Gov. Steve Sisolak on Monday signed Emergency Directive 031, extending the moratorium on certain residential evictions for 45 days, through 11:59 p.m. Oct. 14.
This directive extends the moratorium on residential evictions based on nonpayment of rent in Nevada to provide for greater housing stability so that people can remain in their homes as the state continues to recover from both the health and economic ramifications brought on by the COVID-19 pandemic.
“As I have done previously, this extension is intended to keep people in their homes while we are still battling this pandemic,” Sisolak said. “I am confident that this 45-day extension will allow the various agencies and organizations more time to get these programs up and running and help Nevada’s renters and landlords continue to navigate these unprecedented times and stay healthy and safe in the midst of this pandemic.”
Landlords and tenants can find the guidance and read more about this new directive as well as past evictions related directives on the Governor’s Directives and Declarations page of the Nevada Health Response website at nvhealthresponse.nv.gov
“I originally put a residential eviction moratorium in place to keep Nevadans safe during COVID-19,” Sisolak said. “Keeping Nevadans in their homes to slow COVID-19 was safer than them making emergency shared housing or shelter arrangements, which increases the risk of spreading COVID-19.
“That still remains true today.”
Nevada still has an elevated level of COVID-19 cases, “including in Clark and Washoe, our largest counties,” he added.
Today’s directive seeks to maintain public safety during COVID-19 as Nevada transitions to programs that protect landlords and tenants, the governor said.
“First, it will allow counties time to continue distributing funds for short-term rental assistance to landlords,” Sisolak said. “Second, it will give more time to the Justice Courts, who handle evictions, and are not ready to safely handle the potential number of evictions with in-court filings and hearings. It will also provide the courts additional time to implement the newly created eviction mediation program — allowing them to more quickly stand up the residential mediation program, passed at the most recent special session on a broad, bipartisan basis.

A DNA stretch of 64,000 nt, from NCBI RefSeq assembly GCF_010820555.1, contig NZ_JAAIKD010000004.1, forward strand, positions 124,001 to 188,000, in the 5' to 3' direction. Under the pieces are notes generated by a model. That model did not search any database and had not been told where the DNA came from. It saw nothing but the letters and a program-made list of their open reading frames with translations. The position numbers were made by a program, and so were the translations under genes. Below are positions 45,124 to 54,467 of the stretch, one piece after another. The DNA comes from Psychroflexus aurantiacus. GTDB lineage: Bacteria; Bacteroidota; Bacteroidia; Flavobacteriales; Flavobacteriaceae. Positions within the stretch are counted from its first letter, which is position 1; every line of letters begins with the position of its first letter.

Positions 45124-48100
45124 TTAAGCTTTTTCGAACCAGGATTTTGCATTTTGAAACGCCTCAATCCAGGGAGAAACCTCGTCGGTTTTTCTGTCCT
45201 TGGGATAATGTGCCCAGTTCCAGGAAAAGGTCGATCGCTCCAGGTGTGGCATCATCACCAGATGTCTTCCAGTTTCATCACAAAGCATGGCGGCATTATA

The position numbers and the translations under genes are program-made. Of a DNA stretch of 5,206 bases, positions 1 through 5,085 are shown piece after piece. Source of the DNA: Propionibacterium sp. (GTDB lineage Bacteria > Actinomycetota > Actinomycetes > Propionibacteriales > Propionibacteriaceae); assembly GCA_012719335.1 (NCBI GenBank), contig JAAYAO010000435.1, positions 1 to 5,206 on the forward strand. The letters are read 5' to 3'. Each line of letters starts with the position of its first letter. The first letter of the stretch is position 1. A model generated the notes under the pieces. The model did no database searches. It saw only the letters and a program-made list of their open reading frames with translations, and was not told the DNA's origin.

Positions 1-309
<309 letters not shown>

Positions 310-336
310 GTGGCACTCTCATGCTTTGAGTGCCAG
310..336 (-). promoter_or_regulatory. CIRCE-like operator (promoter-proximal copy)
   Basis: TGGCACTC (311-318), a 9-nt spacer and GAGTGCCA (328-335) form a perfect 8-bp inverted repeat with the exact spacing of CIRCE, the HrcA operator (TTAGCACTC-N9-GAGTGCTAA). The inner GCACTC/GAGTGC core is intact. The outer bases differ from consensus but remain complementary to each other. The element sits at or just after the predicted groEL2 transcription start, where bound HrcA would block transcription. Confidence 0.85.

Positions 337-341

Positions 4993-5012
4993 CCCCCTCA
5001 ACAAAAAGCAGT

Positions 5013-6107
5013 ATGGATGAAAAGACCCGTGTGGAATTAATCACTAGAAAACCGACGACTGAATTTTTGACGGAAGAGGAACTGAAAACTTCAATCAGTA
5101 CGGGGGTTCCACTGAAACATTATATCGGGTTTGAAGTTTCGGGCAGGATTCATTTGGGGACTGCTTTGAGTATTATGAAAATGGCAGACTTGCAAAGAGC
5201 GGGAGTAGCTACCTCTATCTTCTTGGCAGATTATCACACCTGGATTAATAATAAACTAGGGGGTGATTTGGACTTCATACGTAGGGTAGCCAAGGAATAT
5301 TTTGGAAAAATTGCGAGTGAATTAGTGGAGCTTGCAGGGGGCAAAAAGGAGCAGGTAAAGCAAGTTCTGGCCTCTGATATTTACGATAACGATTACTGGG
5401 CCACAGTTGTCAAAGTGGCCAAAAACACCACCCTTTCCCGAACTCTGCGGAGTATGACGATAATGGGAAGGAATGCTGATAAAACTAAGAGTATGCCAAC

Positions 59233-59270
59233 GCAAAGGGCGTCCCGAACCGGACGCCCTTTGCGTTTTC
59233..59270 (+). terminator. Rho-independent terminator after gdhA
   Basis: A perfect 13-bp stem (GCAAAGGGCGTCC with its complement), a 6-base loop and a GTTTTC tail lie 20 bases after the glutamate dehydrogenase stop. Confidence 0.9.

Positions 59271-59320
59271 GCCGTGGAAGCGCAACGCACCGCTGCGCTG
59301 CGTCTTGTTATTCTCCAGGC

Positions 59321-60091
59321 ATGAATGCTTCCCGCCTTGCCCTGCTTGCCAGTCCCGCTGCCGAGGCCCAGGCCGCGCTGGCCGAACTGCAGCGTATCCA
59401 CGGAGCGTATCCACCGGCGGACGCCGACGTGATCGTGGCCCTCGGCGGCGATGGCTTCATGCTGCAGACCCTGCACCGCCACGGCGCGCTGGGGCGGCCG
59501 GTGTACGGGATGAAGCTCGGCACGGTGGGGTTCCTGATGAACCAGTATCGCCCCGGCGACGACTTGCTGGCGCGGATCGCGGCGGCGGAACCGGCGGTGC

“Finally, it will allow DETR the time to continue making progress on reducing the backlog of unemployment claims, which should be used to pay rent and other living expenses.”
The directive does not change any tenant’s obligation to pay rent.
Sisolak enumerated some of the programs aimed at preventing an eviction crisis and further exasperating the public health crisis in the state.
Sisolak reminded listeners that he had approved using $30 million in state coronavirus relief funds for a statewide short-term rental assistance program in coordination with the Nevada Housing Division, Clark County Social Services, the Reno Housing Authority, the Nevada Rural Housing Authority and the state treasurer.
“In light of this extension and in an effort to provide more relief to tenants and landlords who are still struggling to make ends meed by paying rent or making mortgage payments, I am earmarking an additional $10 million in state coronavirus relief funds toward the short-term rental assistance program,” Sisolak said.
Speaking directly to landlords, Sisolak noted that the program “makes payments directly to landlords on the tenant’s behalf. That’s why it was important to me to set aside an additional $10 million for this rental assistance program.”
Acknowledging the moratorium cannot go on forever, Sisolak empowered the Supreme Court to “expedite the standing up of the eviction mediation program by allowing it to waive the 60-day requirement to create new rules for the program, so that the program can get up and running to serve Nevadans even faster.”
Sisolak had praise for the DETR Rapid Response Strike Force under the direction of Barbara Buckley.
“In under 30 days, this Strike Force has analyzed the backlog and identified reasons why eligible Nevadans are awaiting payment,” the governor said. “In fact, I’ve been informed by DETR that 5,000 people who have been identified will be paid this upcoming week.”
He added that DETR is recruiting more staff to assist with the backlog: 200 part-time welfare eligibility workers, more than 200 more ready to start and retired state employees who were rehired to assist.
“But the unemployment backlog is one reason why I am extending the eviction moratorium,” Sisolak said. “We do not want Nevadans getting evicted while awaiting a determination of their case. And the state will do all it can to get a resolution of outstanding claims.
“I am confident that in the next 45 days all of the various agencies and organizations will work as fast as possible to make sure these programs are up and running to help Nevada’s renters and landlords to navigate these unprecedented times and stay healthy and safe in the midst of this pandemic.”